Objective: To examine the validity of proxy-based NEO-Five Factor Inventory ratings for 18- to 64-yearold Chinese who attempted suicide.
Methods: In all, 71 suicide attempters and their proxy-informants were recruited. Data based on structured interviews with the proxy respondents were compared with data obtained from interviews of the subjects themselves.
Results: For the 71 subject-proxy pairs, the overall correlations were fair to moderate (r = 0.30-0.45; p < 0.05) in all domains, except openness-to-experience. Informants with lower education levels tended to yield data that correlated less strongly with subjects' self-reports. Spousal ratings and self-reports correlated significantly in all domains, except extraversion (r = 0.42-0.63; p < 0.05).
Conclusion: The results supported proxy-based data on NEO-Five Factor Inventory in research of suicidal behaviour in this age-group.
Key words: Personality tests; Suicide
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Suicide is a common tragic endpoint to a number of biopsychosocial adversities. Cumulative suicide death tolls have amounted to a long-term public health problem worldwide. The design of effective suicide prevention strategies should be based on scientific research that defines and quantifies risk, and protective factors in the target population. Despite potential methodological limitations of psychological autopsy (PA), the PA method is generally regarded as the hallmark for risk factor research of suicide, when conducted in a case-control manner: it is able to elicit psychological profiles and psychosocial circumstances through systematic, in-depth, diagnostic psychosocial interviews with informants who are knowledgeable about suicide victims.1,2 The validity of proxy-based data in suicide research has been examined indirectly by applying PA protocols to suicide attempters whose risk factor profile is largely comparable to suicide victims.3,4 Results supported best-estimate methodology for assessing psychiatric diagnoses, psychosocial circumstances, and details of suicidal behaviour.3,4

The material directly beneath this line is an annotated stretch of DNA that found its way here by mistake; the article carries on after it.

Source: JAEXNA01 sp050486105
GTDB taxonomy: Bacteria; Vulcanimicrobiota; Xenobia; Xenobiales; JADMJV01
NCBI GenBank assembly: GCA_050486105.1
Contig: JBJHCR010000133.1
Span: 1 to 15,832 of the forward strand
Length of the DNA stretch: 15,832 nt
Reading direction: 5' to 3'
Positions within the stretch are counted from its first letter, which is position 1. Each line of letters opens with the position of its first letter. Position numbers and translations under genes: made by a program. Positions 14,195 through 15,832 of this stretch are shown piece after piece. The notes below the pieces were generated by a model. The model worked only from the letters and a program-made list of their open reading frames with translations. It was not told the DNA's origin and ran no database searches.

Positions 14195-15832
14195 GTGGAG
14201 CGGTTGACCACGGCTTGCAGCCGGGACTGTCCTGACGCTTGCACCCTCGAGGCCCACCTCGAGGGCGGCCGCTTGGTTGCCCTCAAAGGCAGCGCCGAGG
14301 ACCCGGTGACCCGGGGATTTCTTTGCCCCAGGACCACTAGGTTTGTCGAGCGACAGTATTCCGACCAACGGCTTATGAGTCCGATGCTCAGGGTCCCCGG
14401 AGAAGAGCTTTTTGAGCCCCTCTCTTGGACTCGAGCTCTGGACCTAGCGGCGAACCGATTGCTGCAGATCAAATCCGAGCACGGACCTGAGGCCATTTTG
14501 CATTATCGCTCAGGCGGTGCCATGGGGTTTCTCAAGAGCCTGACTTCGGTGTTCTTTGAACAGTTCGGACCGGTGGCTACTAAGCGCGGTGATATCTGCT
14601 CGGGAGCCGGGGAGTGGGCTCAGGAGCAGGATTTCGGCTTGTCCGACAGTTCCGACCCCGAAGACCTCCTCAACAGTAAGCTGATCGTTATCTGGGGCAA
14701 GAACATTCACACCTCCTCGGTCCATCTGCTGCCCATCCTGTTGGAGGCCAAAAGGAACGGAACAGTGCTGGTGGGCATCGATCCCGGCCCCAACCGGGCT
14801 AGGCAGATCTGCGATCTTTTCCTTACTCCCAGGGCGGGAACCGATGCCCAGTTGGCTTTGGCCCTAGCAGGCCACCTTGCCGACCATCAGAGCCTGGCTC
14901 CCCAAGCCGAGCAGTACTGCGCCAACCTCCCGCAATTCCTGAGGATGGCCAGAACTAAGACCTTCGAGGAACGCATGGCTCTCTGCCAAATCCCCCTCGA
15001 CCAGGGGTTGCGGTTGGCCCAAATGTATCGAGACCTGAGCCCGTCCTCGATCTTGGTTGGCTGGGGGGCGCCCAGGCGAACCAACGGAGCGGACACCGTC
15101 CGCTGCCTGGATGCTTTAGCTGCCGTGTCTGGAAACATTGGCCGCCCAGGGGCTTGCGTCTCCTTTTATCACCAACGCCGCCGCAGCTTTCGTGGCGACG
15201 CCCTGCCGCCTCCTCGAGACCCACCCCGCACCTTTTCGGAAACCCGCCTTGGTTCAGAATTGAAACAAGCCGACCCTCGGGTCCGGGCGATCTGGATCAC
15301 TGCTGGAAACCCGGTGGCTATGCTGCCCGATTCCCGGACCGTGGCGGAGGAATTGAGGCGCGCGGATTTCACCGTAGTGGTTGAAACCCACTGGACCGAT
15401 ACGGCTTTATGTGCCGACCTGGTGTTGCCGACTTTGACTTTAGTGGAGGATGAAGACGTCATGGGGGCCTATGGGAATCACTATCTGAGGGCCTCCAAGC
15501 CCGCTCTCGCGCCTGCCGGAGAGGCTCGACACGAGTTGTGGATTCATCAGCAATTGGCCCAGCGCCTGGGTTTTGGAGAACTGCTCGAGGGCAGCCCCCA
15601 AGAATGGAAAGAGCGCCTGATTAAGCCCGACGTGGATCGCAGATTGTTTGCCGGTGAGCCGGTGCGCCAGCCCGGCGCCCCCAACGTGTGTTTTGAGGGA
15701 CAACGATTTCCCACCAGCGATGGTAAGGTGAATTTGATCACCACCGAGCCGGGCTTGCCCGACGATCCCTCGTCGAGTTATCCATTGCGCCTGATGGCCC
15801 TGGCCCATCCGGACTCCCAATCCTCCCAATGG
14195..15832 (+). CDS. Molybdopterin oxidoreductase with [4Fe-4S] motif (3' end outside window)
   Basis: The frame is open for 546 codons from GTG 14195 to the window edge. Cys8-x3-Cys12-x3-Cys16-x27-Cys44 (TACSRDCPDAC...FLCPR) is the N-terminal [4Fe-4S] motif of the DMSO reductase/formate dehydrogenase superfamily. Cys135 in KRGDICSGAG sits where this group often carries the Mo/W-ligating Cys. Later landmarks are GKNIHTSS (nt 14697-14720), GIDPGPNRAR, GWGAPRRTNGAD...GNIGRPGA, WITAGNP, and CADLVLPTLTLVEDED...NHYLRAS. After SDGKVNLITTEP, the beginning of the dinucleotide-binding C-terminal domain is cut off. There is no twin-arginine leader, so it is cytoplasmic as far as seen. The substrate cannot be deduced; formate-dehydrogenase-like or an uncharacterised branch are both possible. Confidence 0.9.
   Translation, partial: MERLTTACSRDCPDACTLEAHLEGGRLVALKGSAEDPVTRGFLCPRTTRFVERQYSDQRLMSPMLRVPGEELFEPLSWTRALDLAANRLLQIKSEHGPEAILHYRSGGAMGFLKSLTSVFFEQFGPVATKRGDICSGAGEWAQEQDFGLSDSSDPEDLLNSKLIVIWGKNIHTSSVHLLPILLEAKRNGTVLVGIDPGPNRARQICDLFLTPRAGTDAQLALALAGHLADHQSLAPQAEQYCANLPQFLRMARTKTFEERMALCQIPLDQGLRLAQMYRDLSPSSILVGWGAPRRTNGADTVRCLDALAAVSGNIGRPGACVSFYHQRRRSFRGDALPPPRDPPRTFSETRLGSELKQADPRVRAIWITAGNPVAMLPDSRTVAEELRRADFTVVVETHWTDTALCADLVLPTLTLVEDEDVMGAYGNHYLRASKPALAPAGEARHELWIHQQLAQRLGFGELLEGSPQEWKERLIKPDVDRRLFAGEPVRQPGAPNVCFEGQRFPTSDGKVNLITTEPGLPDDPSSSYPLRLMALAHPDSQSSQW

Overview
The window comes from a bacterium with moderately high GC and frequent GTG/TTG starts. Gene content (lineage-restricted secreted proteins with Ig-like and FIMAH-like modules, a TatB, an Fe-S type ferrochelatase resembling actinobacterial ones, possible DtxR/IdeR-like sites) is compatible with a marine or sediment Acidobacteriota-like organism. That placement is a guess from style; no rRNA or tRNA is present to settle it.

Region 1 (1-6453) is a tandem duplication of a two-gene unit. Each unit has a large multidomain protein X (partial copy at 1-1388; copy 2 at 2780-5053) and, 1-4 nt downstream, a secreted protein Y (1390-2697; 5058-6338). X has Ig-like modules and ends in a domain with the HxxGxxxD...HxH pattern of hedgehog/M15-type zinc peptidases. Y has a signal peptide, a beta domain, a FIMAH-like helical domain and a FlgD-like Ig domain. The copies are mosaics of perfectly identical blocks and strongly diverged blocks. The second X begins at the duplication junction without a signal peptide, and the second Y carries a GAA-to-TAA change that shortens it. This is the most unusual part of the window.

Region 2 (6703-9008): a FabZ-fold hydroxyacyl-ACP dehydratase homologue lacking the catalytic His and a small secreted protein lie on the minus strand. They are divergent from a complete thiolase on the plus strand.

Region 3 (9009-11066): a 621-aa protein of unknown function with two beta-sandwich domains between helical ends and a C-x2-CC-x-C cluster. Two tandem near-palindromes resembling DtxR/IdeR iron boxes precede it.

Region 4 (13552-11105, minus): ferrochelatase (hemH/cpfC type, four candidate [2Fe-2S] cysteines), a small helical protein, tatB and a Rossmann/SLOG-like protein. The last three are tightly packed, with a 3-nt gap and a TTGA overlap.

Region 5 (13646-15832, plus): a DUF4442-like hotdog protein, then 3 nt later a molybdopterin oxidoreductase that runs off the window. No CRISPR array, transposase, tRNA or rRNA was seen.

Reviews of cohort and retrospective case-based studies have shown a high prevalence of personality disorders (especially borderline and antisocial personality) among suicide decedents and vice versa, but the magnitude of the relationship between personality disorders and completed suicide is constrained by several factors.5 They include: (1) reliability and validity measurement of the categorical diagnosis of personality disorder; (2) the complex interaction between personality and lifestressors; and (3) the co-morbidity of Axis I Psychiatric Disorders.6 Use of a dimensional approach to personality assessment yields combinations of personality traits that might not fit into categorical diagnostic constructs. Some of these traits have been associated with completed suicide: hostility, hopelessness, helplessness, dependency, social disengagements, and self-consciousness.7 One of the available dimensional measures of personality, namely the Neuroticism Extraversion Openness-Personality Inventory Revised (NEO-PIR), depicts the 5-factor model of personality, assessing neuroticism, extraversion, openness-to-experience (OTE), agreeableness, and conscientiousness.8 The 5 domains and 30 facet scales show substantial reliability, validity, and longitudinal stability in clinical and non-psychiatric populations even across different cultural settings.9-12 Using the NEO-PIR, some retrospective case-control studies reported the association of high neuroticism and low OTE with suicidal behaviour.13,14 To date, little is known about the validity of proxy-based data on the NEO-Five Factor Inventory (NEO-FFI), when applied to the study of suicidal behaviours.
Our sample population included all suicide attempters aged 18 to 64 years, presenting to the psychiatric consultationliaison service of a regional government-funded hospital in the New Territories East District during a 1-year period starting 1 June 2004. …